The Other Issues Raised in this Application
 While this determination is sufficient to conclude this
application, I propose to address the other issues raised by this
Administrative Segregation is Not Contrary to s. 11(h) of the
 Section 11(h) of the Charter provides as follows:
11. Any person charged with an offence has the right
. . . . .
(h) if finally acquitted of the offence, not to be tried for it again and, if
finally found guilty and punished for the offence, not to be tried or
punished for it again[.]
 The applicant submits that s. 31(3) of the Corrections
and Conditional Release Act violates s. 11(h) of the Charter
because it can be used to segregate and thereby punish inmates
who have done nothing to threaten the safety of the institution
or any other person. The applicant submits that placing an
inmate in administrative segregation in this circumstance
changes the nature of the inmate’s incarceration and imposes a
harsher sanction than that contemplated at sentencing.
 This submission presents two types of situations: an
inmate requesting administrative segregation for his or her own
protection from the prison population and voluntarily entering
administrative segregation and an inmate involuntarily placed
in administrative segregation for his or her own protection.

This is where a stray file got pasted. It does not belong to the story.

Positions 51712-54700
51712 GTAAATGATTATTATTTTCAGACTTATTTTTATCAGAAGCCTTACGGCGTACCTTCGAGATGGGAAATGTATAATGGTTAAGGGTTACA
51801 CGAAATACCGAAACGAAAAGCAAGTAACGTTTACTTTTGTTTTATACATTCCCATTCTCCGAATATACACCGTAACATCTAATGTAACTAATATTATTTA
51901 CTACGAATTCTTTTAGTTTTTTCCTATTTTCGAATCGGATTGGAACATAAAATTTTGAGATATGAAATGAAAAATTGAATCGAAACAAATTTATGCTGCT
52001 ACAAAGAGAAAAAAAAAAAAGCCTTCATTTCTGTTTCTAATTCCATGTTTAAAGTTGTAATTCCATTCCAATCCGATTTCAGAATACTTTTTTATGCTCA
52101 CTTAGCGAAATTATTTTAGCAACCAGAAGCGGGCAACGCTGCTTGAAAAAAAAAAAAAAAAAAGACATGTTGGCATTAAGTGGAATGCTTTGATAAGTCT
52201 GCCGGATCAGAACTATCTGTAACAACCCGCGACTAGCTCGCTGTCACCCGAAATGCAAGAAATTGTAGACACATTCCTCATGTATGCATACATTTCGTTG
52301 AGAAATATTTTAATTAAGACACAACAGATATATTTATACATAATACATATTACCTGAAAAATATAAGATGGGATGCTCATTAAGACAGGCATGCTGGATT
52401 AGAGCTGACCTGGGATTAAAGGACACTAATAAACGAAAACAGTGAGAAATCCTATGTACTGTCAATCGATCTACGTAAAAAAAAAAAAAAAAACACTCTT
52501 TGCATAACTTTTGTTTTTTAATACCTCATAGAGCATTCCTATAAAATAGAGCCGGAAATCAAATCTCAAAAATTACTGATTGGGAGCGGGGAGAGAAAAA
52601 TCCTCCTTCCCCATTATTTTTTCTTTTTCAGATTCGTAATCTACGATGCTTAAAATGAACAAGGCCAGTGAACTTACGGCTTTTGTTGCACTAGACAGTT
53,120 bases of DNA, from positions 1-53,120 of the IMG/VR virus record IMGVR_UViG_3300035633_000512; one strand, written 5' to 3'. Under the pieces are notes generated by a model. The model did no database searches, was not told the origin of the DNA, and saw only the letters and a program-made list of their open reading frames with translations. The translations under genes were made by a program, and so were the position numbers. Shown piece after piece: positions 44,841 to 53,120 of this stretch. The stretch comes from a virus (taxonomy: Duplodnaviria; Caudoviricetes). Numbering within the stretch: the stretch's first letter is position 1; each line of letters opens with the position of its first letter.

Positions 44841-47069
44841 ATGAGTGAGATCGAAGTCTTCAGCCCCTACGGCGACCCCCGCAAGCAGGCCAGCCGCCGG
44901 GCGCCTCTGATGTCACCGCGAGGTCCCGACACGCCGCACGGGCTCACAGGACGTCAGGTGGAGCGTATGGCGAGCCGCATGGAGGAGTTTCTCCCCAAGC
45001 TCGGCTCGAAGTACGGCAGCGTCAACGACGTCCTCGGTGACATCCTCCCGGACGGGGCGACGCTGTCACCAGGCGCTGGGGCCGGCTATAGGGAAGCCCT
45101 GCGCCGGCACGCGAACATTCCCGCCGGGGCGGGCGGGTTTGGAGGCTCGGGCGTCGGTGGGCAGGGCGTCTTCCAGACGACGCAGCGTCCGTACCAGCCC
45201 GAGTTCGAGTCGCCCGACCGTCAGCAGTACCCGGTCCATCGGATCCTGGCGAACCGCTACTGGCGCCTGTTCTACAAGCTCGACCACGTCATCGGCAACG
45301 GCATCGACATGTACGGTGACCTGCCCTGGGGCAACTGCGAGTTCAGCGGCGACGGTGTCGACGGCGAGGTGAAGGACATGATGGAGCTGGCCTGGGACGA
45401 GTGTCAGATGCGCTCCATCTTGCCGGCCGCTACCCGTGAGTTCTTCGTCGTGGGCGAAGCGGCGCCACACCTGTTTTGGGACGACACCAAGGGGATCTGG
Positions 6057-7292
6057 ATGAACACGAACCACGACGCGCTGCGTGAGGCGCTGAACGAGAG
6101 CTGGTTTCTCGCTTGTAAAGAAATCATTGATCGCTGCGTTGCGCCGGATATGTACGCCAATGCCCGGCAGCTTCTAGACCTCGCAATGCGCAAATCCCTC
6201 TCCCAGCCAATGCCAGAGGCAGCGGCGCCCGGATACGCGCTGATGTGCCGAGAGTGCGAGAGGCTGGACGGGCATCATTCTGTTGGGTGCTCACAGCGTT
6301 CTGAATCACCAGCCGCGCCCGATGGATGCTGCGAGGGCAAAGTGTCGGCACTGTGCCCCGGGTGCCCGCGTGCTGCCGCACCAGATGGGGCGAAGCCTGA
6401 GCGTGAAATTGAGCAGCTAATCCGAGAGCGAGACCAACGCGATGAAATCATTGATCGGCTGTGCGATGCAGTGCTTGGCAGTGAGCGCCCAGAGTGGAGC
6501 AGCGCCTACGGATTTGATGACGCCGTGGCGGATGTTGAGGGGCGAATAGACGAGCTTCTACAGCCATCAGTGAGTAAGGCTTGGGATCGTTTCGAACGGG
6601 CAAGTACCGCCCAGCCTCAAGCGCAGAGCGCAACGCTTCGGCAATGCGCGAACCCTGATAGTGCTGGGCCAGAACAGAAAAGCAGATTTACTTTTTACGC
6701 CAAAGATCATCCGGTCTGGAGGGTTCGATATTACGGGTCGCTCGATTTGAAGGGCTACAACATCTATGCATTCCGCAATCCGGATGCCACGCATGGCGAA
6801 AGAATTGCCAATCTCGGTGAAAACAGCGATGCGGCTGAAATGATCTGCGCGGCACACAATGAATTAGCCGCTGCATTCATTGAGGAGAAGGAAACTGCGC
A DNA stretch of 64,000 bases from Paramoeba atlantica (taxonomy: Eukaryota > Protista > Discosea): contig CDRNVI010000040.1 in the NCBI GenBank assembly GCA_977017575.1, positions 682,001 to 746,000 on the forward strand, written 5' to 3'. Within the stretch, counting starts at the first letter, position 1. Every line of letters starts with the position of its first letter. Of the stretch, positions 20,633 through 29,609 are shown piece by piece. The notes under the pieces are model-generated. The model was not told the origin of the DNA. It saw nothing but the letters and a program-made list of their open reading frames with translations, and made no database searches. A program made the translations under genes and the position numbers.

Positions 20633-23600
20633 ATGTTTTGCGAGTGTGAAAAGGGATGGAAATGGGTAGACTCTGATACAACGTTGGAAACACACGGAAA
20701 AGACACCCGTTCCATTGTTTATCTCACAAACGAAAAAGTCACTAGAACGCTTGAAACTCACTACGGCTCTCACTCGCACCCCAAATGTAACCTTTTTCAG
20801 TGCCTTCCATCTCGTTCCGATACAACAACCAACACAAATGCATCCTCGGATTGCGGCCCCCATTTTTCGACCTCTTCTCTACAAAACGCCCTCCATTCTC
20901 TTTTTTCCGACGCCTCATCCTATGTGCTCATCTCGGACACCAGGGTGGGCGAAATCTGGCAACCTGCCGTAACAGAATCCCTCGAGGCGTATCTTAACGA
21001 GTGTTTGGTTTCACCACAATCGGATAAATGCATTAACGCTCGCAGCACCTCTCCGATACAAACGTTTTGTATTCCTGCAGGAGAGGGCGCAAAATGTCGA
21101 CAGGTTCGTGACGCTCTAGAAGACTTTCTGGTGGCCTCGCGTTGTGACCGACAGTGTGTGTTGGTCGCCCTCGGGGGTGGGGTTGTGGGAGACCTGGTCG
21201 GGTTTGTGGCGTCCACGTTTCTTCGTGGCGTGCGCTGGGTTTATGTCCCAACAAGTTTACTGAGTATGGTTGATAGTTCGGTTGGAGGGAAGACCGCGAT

These two situations were reflected in the evidence.
 Specifically, as indicated, the applicant filed the affidavit
of Professor Juan Méndez, formerly, the United Nations special
rapporteur on torture, in which he states, at para. 55, that
LGBTI inmates “may be placed in solitary confinement at their
own request or at the discretion of prison officials”. In addition,
one of the inmate affiants (JH) was in administrative segregation on a prior occasion at his own request. See respondent’s
second supplementary application record, p. 95. Warden Pyke
indicated in his cross examination that the presence of incompatible inmates at an institution will result in the involuntary
segregation of one of the inmates until an alternative placement
or other solution is found.
 The applicant relies on Whaling v. Canada (Attorney
General),  1 S.C.R. 392,  S.C.J. No. 20, 2014 SCC 20.
In that case, Mr. Whaling was serving a penitentiary sentence.
As a first-time non-violent offender, he was eligible for accelerated